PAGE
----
A recent “06880” photo of the Compo Beach palm tree got an alert — and hungry — reader thinking about lobster rolls.
That reminded her of clam chowder, which made her think of Westfair Fish & Chips. She’s been a fan ever since she was a student at Staples High School, back in the mid-1980s.
The small, unassuming takeout-or-eat-in spot behind the strip mall opposite Stop & Shop has been a Westport favorite for over 30 years. And that got the “06880” reader wondering about other restaurants that have stood the test of time.
Three decades is a great achievement for many things: a career, a marriage. But it’s particularly remarkable in the constant churn that is Westport’s restaurant scene.
She and I came up with a list of places we think have been here for at least 3 decades. They include:
Gold’s. The anchor of Compo Shopping Center since it opened in the late 1950s, and the anchor 6 decades later for anyone who loves a quintessential deli.
Viva Zapata. Probably the oldest continually operating restaurant in town, especially when you consider its predecessor, at the entrance to what is now Playhouse Square.
Westport Pizzeria. Opened in 1968 on Main Street, where it stood proud and unchanging for over 45 years, “Westport Pizza” moved around the corner to the Post Road in 2014. Its special recipe thankfully remains the same.
The Black Duck. A star turn on “Diners, Drive-Ins and Dives” has not changed this waterfront favorite one bit.
(Photo/Chou Chou Merrill)
Dunville’s. Around the corner from the Duck on Saugatuck Avenue, another down-home place that’s the same now as when its present owners grew up here.
Sherwood Diner. Or, simply, “the diner.” It’s no longer open 24/7, but is still the go-to spot for Staples High School seniors, senior citizens, every other human being in Westport, and anyone wandering in off nearby I-95.
(Photo/Lynn Untermeyer Miller)
Sakura. As steady as she goes. It — and the gorgeous cherry blossom tree outside, which gives the restaurant its name — has been a fixture opposite McDonald’s since the fast-food franchise was Roy Rogers. And before that, Big Top.
Fortuna’s. With limited seating, this is not really a restaurant. But stop quibbling. Its winning formula has filled the stomach of Staples students, Post Road workers and everyone else since the Ford administration.
Coffee An‘. If it’s good enough for Bill Clinton, it’s good enough for the rest of us. It doesn’t matter if you’re a president or a peon. The donuts are the same — unbelievable — for all.
Little Kitchen. When it opened on Main Street, it really was a “little kitchen.” Now it’s bigger, and the granddaddy of all Asian fusion places in town.
Da Pietro’s. One of Westport’s best — and smallest — restaurants, earning praise and love since 1987.
Tavern on Main. This cozy 2nd-floor Main Street spot has not been here as long as its predecessor, Chez Pierre — but it’s getting close.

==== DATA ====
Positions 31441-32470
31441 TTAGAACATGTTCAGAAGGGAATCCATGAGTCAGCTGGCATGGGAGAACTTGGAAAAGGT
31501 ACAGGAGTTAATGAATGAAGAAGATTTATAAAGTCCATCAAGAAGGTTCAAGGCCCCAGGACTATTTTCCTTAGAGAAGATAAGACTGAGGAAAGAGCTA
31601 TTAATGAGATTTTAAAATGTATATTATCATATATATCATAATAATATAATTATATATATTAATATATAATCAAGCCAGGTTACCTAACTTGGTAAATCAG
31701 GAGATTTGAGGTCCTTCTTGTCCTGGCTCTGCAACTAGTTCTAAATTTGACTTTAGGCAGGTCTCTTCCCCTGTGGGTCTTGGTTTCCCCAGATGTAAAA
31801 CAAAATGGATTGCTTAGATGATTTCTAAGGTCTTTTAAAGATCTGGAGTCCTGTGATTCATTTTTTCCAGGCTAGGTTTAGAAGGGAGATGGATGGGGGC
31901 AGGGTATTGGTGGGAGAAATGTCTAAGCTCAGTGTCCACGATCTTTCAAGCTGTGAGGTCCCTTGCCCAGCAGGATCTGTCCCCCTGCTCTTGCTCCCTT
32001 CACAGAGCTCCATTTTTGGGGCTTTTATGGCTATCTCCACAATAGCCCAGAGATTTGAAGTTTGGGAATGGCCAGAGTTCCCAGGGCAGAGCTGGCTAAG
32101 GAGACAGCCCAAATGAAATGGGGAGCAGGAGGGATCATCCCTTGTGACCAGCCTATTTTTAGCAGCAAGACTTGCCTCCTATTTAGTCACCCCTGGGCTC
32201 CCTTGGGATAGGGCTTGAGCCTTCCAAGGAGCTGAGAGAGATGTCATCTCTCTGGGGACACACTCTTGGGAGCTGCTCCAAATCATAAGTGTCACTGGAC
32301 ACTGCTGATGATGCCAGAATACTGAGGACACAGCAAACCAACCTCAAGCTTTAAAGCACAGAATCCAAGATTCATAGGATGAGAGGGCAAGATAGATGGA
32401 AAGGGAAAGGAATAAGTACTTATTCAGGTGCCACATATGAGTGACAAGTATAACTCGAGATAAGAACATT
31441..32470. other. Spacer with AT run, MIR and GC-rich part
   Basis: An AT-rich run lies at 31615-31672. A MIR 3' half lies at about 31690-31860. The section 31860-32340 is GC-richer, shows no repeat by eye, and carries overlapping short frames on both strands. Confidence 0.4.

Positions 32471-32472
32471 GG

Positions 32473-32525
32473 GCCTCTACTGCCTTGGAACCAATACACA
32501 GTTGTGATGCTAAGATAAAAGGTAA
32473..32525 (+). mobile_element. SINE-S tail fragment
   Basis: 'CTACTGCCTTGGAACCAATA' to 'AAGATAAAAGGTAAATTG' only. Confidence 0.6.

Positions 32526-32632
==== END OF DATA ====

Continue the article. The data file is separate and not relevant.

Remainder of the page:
I couldn’t find out for sure when a few other long-lived (though probably less than 3 decades) restaurants opened. But these too have stood the test of time: Tengda. Tarantino’s. Finalmente. Via Sforza. Planet Pizza. Tutti’s. Positano’s (at 2 different locations).
Special mention goes to 2 fantastic delis that offer a wide variety of hot and cold food, and serve as community centers: Elvira’s and Christie’s Country Store.
Plus, of course, Joey’s by the Shore. It’s not a restaurant or a deli. But the beach concession occupies its own special. much-loved niche. And if it hasn’t been here for 30 years, it’s at least 29.
Finally, 2 other downtown delis have been around for decades. They’ve changed names, and — particularly with one — substantially updated the interior.
But Rye Ridge (formerly Oscar’s) and Winfield Street Coffee (previously Art’s, and definitely not on Winfield Street but right over the bridge) keep doing what their predecessors have done.
And what every other place in this story does: provide excellent food and continuity to generations of Westporters.
(Have I missed any longtime restaurants or delis? Click “Comments” — and my apologies!)
In it, something else is out: Westport as a culinary capital.
The free paper’s survey covers a broad array of categories: restaurants, bars and clubs, drinks and eating (as in “best buffalo wings,” “best burrito,” “best falafel”…).
For those of us clinging to the idea that Westport’s got all best places in Fairfield County, I have 3 words: Get over it.
According to the Weekly’s readers, Fairfield reigns as county king. Our eastern neighbor won 30 categories — 32, if you count Southport as separate, which the paper did. (Southport Brewing Company won for Best Brew Pub, Coromandel for Best Indian Restaurant.)
In 2nd place was Stamford (27 winners). The great gastronomic metropolis of Bridgeport came in 3rd (14).
Norwalk had 10 winners. We were 1 back, with 9.
Actually, only 5 separate places made the cut — 3 won multiple categories.
The good news is that Le Farm picked up the big prize — Best Restaurant Overall — along with Best Chef (congrats, Bill Taibe).
Splash was a triple victor — Best Place for Brunch, Best Restaurant With a Water View, Best Restaurant With Outdoor Dining. (The last 2 are not, technically speaking, culinary awards.)
Our only other double winner was — ah, how the mighty have fallen — Five Guys. It captured Best Burger and Best Fries honors, which are culinary awards (technically speaking).
Sakura won for Best Japanese Restaurant. Our other champ, meanwhile, took Fairfield Weekly’s version of the Oscars’ Best Key Grip: Crumbs has the Best Cupcakes.
(Well, it should. How many cupcake specialty shops are there around here?)
When the busboy fills your glass, some people see it as half-empty. They would say that — culinarily speaking — Westport has gotten really, really dead.
I prefer to see the glass as half-full. I think Westporters are too busy dining in our many fine establishments to fill out some dumb-ass survey.
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